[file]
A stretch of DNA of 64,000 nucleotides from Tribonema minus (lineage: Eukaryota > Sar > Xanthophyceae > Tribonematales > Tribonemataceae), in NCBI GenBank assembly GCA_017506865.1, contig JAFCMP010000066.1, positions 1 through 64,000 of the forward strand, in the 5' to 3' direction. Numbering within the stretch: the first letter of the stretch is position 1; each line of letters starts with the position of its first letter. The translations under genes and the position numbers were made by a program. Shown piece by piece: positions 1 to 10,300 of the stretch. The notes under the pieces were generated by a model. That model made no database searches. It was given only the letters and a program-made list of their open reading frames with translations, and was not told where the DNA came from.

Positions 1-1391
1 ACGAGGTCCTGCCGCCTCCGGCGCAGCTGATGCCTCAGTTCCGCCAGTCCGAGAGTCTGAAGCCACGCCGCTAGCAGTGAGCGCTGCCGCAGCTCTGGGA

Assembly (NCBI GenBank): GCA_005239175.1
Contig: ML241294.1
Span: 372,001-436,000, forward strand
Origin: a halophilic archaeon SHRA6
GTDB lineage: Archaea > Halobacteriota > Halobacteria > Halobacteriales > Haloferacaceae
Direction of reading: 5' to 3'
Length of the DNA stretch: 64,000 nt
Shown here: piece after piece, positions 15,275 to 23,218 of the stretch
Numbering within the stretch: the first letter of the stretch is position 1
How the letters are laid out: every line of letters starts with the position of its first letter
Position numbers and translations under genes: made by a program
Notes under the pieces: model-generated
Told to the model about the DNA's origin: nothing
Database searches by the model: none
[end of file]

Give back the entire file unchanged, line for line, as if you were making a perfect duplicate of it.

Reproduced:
A stretch of DNA of 64,000 nucleotides from Tribonema minus (lineage: Eukaryota > Sar > Xanthophyceae > Tribonematales > Tribonemataceae), in NCBI GenBank assembly GCA_017506865.1, contig JAFCMP010000066.1, positions 1 through 64,000 of the forward strand, in the 5' to 3' direction. Numbering within the stretch: the first letter of the stretch is position 1; each line of letters starts with the position of its first letter. The translations under genes and the position numbers were made by a program. Shown piece by piece: positions 1 to 10,300 of the stretch. The notes under the pieces were generated by a model. That model made no database searches. It was given only the letters and a program-made list of their open reading frames with translations, and was not told where the DNA came from.

Positions 1-1391
1 ACGAGGTCCTGCCGCCTCCGGCGCAGCTGATGCCTCAGTTCCGCCAGTCCGAGAGTCTGAAGCCACGCCGCTAGCAGTGAGCGCTGCCGCAGCTCTGGGA

Assembly (NCBI GenBank): GCA_005239175.1
Contig: ML241294.1
Span: 372,001-436,000, forward strand
Origin: a halophilic archaeon SHRA6
GTDB lineage: Archaea > Halobacteriota > Halobacteria > Halobacteriales > Haloferacaceae
Direction of reading: 5' to 3'
Length of the DNA stretch: 64,000 nt
Shown here: piece after piece, positions 15,275 to 23,218 of the stretch
Numbering within the stretch: the first letter of the stretch is position 1
How the letters are laid out: every line of letters starts with the position of its first letter
Position numbers and translations under genes: made by a program
Notes under the pieces: model-generated
Told to the model about the DNA's origin: nothing
Database searches by the model: none